Adult memory a bellwether of the ageing brain

October 16, 2013 - 10:13

The memory you have as an adult can help predict how well your brain will work 20 years later.

(Photo: Bjørnar Kjensli)

A Swedish researcher has discovered that individual differences in memory at a young age have a bearing on how well our brains work as we age.

“Our findings show that we can predict how the brain will perform when we get old by testing memory capabilities 20 years earlier,” says Dr Sara Pudas of Umeå Centre for Functional Brain Imaging (UFBI).

Pudas followed more than 1,500 test subjects in three separate studies for periods of 15 to 20 years.

The subjects’ memories were assessed every five years using episodic tests that required them to recall various words and expressions.

The scientists also examined the brain anatomy and performance of about 400 test participants using functional magnetic resonance imaging (MR).

Shrinking hippocampus

Old age is linked to a reduction of mental ability – especially memory. 

“The purpose of this longitudinal study was to chart a normal ageing process. So we compared healthy individuals whose memory was poorer with people who had retained their capacities. We found that memory centres of the brain, such as the hippocampus, are vital in preserving the brain’s functionality,” explains Pudas.

The hippocampus is a small, banana-shaped part of the brain that is essential to learning and memory. It lies deep in the medial temporal lobe of the brain.

In addition to confirming that cognitive decline was tied in with a reduction in hippocampus activity, the researchers saw that this part of the brain gradually shrinks even in healthy older people.

Pudas stresses that none of the test subjects suffered senile dementia or Alzheimer’s.

“Previous studies have shown that the hippocampus shrinks in cases of dementia and Alzheimer’s. This indicates the hippocampus function is important for retaining memory in old age,”  Pudas said.

Her results support previous cross-sectional studies that also emphasise the importance of a well-functioning hippocampus.

Sara Pudas is a researcher at the Umeå Centre for Functional Brain Imaging. (Photo: Mikael Stiernstedt)

“Reduced blood circulation and diminished hippocampus activity are also key contributing factors to impaired memory among the elderly,” says Pudas.

Significant individual differences

The results showed broad individual differences regarding cognition loss among the elderly, as some lose memory capabilities gradually and other lose it rather rapidly.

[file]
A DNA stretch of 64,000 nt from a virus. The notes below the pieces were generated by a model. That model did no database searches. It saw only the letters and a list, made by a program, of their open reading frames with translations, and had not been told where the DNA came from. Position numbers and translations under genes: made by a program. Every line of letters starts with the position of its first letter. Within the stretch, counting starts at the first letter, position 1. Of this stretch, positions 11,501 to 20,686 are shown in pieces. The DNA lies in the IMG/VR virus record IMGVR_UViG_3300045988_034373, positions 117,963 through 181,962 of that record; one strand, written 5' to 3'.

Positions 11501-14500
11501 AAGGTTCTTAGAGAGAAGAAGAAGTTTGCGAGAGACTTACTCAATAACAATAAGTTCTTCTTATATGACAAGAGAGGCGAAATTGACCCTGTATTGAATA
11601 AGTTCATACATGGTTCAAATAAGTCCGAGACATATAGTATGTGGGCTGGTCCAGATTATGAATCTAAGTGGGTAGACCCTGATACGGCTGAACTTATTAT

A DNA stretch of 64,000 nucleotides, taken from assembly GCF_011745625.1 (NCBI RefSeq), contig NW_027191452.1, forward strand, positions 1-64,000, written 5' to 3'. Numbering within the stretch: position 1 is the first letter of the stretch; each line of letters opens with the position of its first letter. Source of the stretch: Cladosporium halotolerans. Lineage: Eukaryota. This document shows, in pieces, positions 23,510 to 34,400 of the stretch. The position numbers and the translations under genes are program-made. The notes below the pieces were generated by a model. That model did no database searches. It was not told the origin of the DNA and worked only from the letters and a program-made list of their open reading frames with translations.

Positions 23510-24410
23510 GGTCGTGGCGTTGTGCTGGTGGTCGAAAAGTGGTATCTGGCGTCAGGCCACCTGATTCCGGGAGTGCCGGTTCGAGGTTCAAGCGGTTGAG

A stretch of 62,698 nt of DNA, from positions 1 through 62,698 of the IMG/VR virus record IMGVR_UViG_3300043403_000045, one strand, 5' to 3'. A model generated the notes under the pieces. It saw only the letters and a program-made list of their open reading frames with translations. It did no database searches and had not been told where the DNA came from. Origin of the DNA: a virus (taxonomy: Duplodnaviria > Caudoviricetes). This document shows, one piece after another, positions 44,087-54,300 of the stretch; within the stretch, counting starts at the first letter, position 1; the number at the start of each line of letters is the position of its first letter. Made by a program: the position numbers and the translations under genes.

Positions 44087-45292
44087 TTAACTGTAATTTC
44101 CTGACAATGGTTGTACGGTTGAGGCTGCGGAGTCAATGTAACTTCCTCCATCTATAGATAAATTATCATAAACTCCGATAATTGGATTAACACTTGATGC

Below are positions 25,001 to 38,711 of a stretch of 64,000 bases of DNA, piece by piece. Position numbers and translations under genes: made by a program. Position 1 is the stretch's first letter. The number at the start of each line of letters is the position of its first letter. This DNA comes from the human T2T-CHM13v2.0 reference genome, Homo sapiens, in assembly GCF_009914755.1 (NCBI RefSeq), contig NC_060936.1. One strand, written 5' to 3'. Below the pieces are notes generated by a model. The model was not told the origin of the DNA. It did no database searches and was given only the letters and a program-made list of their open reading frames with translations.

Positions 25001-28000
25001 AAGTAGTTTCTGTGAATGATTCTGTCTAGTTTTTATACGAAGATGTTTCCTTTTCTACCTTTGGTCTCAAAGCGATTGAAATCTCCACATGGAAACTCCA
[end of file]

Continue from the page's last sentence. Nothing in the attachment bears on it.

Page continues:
”Our research also showed that some elderly did not lose the same degree of memory function as others. The older people who retained cognitive function actually displayed hippocampus activation on a par with younger adults. Older people with good memories even displayed a higher amount of frontal lobe activation than younger people. These are important discoveries that are in line with previous research that primarily focused on the negative aspects of growing old,” says Pudas.

What characterises people who have good memories, even in old age?

“The loss of memory depends partly on our genetic make-up, but current research shows again how important it is to remain active. This includes physical, mental and social activities. In addition to exercising and keeping the brain fit through various tasks, it’s important to stay in frequent contact with family and friends. Another factor here is that having a higher education, or a complex line of work, appears to bolster brain functions with regard to dementia,” explains Pudas.

Unique study

Not only has Pudas's research made some unique discoveries; it is special because so many test participants were followed for such a long time.

“This gave us the opportunity to see if a high or low performance on tests at a younger age linked to cognitive functionality later in life. Now we’re conducting a follow-up study with test subjects from this project.”

“We want to get a better estimation of this by doing another MR scan to see how the activation of their brains changes as time passes,” explains Pudas.

One of her goals now is to see if the results can be of help in making early diagnoses of dementia.

“Dementia is not just a condition that is an increasing problem in industrialised countries, as the number of elderly grows. It also affects close family members and the whole family. We now have medications that help retard the development of dementia and slow down the destructive changes in the brain – but we cannot prevent its development. This is why it’s so important to get an early diagnosis,” says Pudas.

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Read the Norwegian version of this article at forskning.no

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Translated by
Glenn Ostling

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